Thursday, July 28

Painted & Weathered: Flyhawk's 72nd scale Pz. Kpfw II Ausf L Luchs

Clayton has already built the 72nd scale Pz. Kpfw II Ausf L Luchs from Flyhawk Model. Now see how it comes out under some painting and weathering and skilled hands - this tiny tank sure does punch above it's weight...

Painted & Weathered: Pz. Kpfw II Ausf L Luchs
From: Flyhawk Model
1/72nd scale
Product number: FH3002S
Includes: Plastic sprues (213pcs) Resin x I , Photoetch (44pcs), Waterslide decals
Price: ¥3,420/ USD $32.73/ €28.96 from Hobbylink Japan

....So, here we have this tiny tank, asking for a 3 tone camouflage scheme. What could go wrong, right! In fact, the challenge here was not so much the size, but the fragile parts around the model when trying to handle it.

The brackets around the turret were OK because the jerry cans offered support, but the width indicators I had added and the star aerial needed to be treated with great care.

The principles of painting and weathering this little model were really no different to the larger 1/35 tanks, just scaled down.

There is always more than one way to achieve a result, but this was the path I took for this beautiful little Luchs.

The entire model received an all over coat of Alclad white Microfiller. This would ensure the etch parts and the styrene would all take the paint well and offer a good base to build from.

I decided to use some old Tamiya paints I had for this one. The entire model was coated in XF59 Desert Yellow and a heavily thinned flat brown and then Dark Green pattern was airbrushed on. I should have taken a little more time on this one. The thinner the mix the cleaner my pattern became, but this was something I would clean up later.

Once dry, the model had an all over coat of a Tan Filter. The filter helped to unify the colours and even out the pattern.  I would go on to blow in a cleaner line of the dark yellow in some spots to ensure that disruptive camo was clearly defined and not just a blur of paint.
The details around the model such as tracks, tools and metal parts are hand painted using Vallejo acrylics.

Fine chips and scratches were carefully brush painted in a few places, and were further enhanced with a few dabs from a sponge. A very dark Brown colour is used at this stage, but care must be taken to ensure this is refined. This can get really messy, really fast.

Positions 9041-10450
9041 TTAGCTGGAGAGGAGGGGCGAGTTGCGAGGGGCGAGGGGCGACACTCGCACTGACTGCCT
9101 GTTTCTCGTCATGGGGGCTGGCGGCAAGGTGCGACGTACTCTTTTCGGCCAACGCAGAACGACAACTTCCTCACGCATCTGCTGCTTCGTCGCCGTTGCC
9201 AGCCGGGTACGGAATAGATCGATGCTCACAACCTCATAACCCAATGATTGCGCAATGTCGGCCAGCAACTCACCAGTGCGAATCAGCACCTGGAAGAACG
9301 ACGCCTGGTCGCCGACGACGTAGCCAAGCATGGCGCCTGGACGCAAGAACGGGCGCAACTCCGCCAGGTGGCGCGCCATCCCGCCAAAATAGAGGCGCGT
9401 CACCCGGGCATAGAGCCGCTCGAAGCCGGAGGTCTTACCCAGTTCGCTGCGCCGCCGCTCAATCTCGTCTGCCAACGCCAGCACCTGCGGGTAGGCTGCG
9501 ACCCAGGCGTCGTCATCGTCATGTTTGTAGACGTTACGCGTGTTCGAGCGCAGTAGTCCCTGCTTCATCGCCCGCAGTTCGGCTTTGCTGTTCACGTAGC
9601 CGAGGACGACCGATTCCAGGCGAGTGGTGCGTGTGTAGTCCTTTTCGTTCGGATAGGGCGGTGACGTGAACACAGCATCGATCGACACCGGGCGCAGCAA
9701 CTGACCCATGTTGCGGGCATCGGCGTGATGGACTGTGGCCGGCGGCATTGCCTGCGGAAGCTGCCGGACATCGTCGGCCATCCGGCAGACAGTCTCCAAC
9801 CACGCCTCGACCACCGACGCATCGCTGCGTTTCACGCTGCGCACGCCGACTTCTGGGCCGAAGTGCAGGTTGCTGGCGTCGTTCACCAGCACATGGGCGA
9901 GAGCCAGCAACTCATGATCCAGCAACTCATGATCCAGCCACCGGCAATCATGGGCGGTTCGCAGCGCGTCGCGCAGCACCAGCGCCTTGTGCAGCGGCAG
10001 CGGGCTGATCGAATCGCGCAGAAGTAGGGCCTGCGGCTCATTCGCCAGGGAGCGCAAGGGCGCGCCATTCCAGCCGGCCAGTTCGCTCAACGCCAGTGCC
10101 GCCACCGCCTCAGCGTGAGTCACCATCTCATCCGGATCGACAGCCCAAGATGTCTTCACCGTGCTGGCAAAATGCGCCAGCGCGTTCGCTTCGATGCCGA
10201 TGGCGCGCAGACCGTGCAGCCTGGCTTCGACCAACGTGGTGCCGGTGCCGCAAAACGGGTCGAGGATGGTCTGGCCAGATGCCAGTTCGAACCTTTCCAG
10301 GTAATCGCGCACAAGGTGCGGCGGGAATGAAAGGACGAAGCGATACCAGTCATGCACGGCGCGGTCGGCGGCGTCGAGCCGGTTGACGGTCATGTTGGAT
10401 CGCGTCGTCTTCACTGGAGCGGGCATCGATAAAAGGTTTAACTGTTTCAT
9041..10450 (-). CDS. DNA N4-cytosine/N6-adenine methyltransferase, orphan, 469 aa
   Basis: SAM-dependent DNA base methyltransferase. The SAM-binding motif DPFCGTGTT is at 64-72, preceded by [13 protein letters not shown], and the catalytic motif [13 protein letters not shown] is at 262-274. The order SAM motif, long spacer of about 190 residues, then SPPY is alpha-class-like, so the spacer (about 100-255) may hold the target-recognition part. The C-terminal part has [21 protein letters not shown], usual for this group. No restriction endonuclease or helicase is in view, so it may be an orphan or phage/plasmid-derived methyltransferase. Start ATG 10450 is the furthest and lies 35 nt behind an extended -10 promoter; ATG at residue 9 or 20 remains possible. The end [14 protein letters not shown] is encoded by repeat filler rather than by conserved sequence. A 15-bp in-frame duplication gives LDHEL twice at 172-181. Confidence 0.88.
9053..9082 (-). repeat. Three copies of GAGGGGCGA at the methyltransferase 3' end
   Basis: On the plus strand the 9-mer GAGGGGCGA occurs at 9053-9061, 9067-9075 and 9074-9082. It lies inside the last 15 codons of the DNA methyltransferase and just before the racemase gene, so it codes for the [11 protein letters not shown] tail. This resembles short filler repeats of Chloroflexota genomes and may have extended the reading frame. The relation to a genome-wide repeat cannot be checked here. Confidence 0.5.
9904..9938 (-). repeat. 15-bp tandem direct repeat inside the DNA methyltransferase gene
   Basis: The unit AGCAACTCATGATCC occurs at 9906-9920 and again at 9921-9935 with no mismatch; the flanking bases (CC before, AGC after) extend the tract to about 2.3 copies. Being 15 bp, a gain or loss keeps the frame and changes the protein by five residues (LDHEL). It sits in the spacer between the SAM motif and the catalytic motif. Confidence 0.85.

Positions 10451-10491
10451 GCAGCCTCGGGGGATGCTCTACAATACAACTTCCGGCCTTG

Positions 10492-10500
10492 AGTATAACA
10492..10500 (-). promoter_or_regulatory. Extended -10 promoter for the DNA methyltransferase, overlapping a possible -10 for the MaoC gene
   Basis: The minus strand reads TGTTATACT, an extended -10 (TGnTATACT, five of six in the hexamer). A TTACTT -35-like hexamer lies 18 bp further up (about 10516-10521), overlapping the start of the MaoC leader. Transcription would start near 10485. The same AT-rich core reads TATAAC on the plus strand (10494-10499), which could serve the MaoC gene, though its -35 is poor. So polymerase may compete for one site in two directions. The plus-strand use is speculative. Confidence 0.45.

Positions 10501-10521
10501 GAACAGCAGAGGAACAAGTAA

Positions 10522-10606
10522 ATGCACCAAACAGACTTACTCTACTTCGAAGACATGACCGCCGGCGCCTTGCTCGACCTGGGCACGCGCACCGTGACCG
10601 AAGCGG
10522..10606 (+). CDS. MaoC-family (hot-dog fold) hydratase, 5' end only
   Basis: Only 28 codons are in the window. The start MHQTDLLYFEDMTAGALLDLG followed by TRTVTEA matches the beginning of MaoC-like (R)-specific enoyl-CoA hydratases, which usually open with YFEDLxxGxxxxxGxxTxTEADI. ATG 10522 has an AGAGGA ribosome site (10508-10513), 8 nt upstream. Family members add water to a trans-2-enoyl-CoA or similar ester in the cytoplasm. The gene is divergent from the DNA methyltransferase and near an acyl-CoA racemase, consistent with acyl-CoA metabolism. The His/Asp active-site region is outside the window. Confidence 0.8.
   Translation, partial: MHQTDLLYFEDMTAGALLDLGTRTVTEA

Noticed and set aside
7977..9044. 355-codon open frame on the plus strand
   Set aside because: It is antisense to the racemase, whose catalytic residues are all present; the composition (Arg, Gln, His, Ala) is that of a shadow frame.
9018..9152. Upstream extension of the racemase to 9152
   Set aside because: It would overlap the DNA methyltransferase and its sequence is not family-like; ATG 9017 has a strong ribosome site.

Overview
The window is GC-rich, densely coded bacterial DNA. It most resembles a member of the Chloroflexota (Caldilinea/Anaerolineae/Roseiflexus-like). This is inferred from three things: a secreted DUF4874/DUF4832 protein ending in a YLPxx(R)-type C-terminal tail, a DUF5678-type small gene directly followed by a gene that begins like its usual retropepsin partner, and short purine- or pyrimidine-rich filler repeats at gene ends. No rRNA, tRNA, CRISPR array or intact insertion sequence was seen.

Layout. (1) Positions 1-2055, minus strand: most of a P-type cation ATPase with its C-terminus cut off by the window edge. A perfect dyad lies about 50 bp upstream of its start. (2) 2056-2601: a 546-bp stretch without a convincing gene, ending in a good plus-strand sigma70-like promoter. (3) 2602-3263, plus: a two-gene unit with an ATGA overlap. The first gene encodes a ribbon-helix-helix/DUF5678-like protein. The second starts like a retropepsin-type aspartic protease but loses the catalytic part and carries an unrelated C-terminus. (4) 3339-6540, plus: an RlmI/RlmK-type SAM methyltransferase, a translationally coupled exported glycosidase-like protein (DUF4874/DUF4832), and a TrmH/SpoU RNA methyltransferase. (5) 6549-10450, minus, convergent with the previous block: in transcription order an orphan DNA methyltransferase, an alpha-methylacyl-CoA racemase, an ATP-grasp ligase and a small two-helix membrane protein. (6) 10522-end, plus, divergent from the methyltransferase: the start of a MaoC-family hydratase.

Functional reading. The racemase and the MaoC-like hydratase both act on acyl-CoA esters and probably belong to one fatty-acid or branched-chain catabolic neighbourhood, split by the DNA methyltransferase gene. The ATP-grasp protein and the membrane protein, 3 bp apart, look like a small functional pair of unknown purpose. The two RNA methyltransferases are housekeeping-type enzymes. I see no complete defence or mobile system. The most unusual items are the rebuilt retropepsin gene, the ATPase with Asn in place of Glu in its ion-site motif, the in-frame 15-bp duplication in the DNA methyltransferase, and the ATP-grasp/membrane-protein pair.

A heavily thinned oil was added to the details around the model. Here I have used Raw Umber thinned with an odourless thinner

The model now gets an overall gloss coat using Tamiya X-22 Gloss. Decals are now attached.

Some additional wear and tear is added to the model using a thinned AMMO enamel – Rainmarks Effects. A brush loaded with white spirit helps direct this effect.

The figure is brush painted, again using Vallejo acrylics. Not my finest work, but it is tiny! I find a complimentary figure in the stash and have decided to make a little vignette for this one.

The model received an all over matte varnish. I use the matte varnish from AMMO.

Gunmetal pigment is now used to spark up the metal parts of the model. The barrel, the machine gun, tools, jack, and even some of the edges around the tool boxes.

A small landscaped base is made using plaster and pigments and grass clumps I had in the stash. The landscaped setting really helps to set the model off and give a sense of reality.   The bottom half of the model is lightly sprayed in a similar earthy tone to the base to help visually connect it to the base. 

So there it is. The Flyhawk Panzer II LUCHS.

The pictures really don’t do it justice. This model is tiny, and presents better in the flesh than the camera would suggest.

I really did enjoy this little model.  It was very rewarding watching it take shape. I would happily recommend these little kits to the advanced modeller or someone out there looking to step their 72nd scale models to the next level.  Incredible value for money. 
Clayton Ockerby

See more of Clayton’s work at his (all new) website “Workbench Hobbies” or join him on his Facebook page
To see more of Flyhawk Models kits, take a look at their Website…